Based upon a question from a number of Danish NGO’s last summer the EU Commission has provided an answer, which rather clear shows political ways to promote night trains in EU.
Now the answer from October 2016 is translated to English and German. Here are the English words, look below for links to pdf files in German and Danish.
The Commission is well aware of the fact that more and more European international services, particularly night trains, are being discontinued.
Firstly, it is up to each railway company to decide what services they can offer, according to their own specific business conditions. Such decisions are taken on the basis of a number of factors, such as operating costs, passenger demand, service quality and track access charges.
Railway legislation leaves Member States sufficient scope to support the rail services that they consider important, including night trains, by adjusting access charges. By introducing the principle that track access charges should be based on marginal costs (also called ‘direct costs’), the Commission has taken positive steps to ensure low track access charges in general. Charges based on direct costs are inherently low, and in 2015 the methods used to calculate those costs were harmonised in an implementing regulation. It is for the Member States to decide whether to adopt higher taxes (in the form of supplements) to cover a larger share of their total costs when making railway infrastructure available. However, this can only be done if such services can be offered at a higher price.
With regard to other business conditions, the Commission considers that introducing competition might make railway companies more customer-oriented and improve rail service cost-effectiveness and interoperability. It is our opinion that the measures in the fourth railway package, expected to be adopted before the end of the year, will increase demand for rail services in general and also improve the commercial basis for night trains.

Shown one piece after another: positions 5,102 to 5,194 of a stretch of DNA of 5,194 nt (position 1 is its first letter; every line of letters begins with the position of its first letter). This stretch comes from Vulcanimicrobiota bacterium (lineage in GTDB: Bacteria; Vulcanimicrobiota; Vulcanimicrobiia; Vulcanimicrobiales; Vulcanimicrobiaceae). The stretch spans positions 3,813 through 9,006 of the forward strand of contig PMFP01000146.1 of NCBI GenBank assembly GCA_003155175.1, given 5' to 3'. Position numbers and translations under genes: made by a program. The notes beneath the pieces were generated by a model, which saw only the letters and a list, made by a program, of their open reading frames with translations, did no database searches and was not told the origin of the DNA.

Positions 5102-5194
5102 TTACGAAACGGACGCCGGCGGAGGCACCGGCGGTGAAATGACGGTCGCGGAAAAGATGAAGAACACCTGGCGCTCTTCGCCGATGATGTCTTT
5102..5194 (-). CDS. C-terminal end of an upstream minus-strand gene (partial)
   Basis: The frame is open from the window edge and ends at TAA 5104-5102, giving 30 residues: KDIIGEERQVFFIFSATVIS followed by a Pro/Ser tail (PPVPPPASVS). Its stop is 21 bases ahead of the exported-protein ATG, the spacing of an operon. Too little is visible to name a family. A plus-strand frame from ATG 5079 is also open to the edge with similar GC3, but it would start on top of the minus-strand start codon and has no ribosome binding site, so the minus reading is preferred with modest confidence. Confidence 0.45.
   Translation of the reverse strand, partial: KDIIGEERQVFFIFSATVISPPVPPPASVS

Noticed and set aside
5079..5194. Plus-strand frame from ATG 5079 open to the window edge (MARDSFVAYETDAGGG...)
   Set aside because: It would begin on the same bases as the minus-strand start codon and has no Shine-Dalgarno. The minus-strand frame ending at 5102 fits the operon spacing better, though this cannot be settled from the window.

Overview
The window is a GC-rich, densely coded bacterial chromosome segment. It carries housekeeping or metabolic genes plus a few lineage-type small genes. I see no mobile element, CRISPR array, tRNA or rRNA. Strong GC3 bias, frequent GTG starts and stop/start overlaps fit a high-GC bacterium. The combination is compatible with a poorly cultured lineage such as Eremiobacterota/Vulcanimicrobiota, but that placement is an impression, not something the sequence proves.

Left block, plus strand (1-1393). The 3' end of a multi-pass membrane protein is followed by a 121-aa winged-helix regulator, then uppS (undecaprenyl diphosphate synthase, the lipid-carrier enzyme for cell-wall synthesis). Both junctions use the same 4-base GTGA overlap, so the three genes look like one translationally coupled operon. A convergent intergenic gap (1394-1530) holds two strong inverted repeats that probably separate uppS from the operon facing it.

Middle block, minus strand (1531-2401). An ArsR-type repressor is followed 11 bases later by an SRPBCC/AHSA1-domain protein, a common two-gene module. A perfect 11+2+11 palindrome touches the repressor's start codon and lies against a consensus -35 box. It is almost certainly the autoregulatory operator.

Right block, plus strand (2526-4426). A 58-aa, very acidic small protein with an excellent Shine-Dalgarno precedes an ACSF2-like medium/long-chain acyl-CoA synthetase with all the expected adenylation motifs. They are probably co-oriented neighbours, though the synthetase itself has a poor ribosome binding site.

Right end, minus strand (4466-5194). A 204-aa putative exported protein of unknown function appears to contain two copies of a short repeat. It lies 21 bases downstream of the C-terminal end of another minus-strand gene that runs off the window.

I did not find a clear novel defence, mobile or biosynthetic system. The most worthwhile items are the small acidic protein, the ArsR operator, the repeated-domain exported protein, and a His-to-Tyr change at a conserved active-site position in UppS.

Even if business conditions for specific services, including night trains, remain negative, Member States may, if they deem it necessary, contract for public services. That would imply that public authorities cover certain costs incurred in operating a given transport link. If the service concerned is international, contracts may, in cooperation with the authorities of neighbouring countries, be agreed for public services for the respective national sections.
We hope that the arrangements described above will further the development of international connections, including night services.
As you correctly point out, railways remain one of the most environment-friendly modes of transport. In this context, on 20 July 2016 the Commission adopted the European strategy for low carbon mobility and an action plan. In the document referred to, the Commission expresses concerns about the fact that several Member States still use a variety of conflicting tax incentives that are impeding low-emission mobility. To create positive incentives for using low-emissions vehicles and energy sources for transport, those schemes need to be reviewed.
I hope this explanation has been useful.
(sgd.) Sian Prout